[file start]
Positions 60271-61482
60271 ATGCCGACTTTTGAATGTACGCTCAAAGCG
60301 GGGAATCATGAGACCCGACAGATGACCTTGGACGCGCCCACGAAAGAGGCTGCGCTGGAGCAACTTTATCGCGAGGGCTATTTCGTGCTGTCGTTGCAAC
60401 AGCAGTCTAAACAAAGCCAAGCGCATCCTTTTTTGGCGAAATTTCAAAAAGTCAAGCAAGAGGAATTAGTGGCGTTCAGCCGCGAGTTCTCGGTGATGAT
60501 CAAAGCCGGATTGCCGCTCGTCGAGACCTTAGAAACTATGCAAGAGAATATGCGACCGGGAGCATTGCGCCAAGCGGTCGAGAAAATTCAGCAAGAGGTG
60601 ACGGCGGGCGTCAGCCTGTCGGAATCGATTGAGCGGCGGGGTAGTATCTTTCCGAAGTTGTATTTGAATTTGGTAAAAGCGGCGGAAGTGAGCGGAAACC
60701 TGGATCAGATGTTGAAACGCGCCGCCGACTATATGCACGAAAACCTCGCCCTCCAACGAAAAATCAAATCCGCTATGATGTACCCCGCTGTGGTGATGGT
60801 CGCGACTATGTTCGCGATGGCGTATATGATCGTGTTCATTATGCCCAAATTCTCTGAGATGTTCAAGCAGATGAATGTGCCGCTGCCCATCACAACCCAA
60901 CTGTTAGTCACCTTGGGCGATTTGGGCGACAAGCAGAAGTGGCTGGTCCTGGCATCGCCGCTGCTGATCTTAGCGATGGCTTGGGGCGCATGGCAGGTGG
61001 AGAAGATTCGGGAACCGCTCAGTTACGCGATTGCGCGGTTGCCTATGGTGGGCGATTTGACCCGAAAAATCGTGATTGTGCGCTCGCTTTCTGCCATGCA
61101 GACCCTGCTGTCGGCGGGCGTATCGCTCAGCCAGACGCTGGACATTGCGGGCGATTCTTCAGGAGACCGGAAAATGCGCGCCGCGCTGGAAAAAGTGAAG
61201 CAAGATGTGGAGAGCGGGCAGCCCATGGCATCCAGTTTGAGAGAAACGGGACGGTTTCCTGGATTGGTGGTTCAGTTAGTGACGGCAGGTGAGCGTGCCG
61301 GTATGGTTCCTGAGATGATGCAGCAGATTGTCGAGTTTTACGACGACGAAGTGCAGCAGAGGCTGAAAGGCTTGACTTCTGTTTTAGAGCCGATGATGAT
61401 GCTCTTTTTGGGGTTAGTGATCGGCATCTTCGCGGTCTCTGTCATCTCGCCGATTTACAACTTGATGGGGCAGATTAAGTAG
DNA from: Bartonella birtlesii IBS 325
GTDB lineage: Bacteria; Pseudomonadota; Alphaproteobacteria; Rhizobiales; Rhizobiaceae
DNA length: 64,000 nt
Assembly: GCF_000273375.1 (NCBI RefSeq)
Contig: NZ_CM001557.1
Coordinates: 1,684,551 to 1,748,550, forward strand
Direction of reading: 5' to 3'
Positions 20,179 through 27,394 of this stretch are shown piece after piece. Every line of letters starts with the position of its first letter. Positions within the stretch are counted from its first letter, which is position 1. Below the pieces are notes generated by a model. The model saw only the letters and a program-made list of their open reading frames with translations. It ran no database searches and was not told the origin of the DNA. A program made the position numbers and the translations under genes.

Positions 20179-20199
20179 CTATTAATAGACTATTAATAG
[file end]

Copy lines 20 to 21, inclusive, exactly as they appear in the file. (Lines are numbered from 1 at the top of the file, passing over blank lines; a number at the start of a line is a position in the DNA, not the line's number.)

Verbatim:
Coordinates: 1,684,551 to 1,748,550, forward strand
Direction of reading: 5' to 3'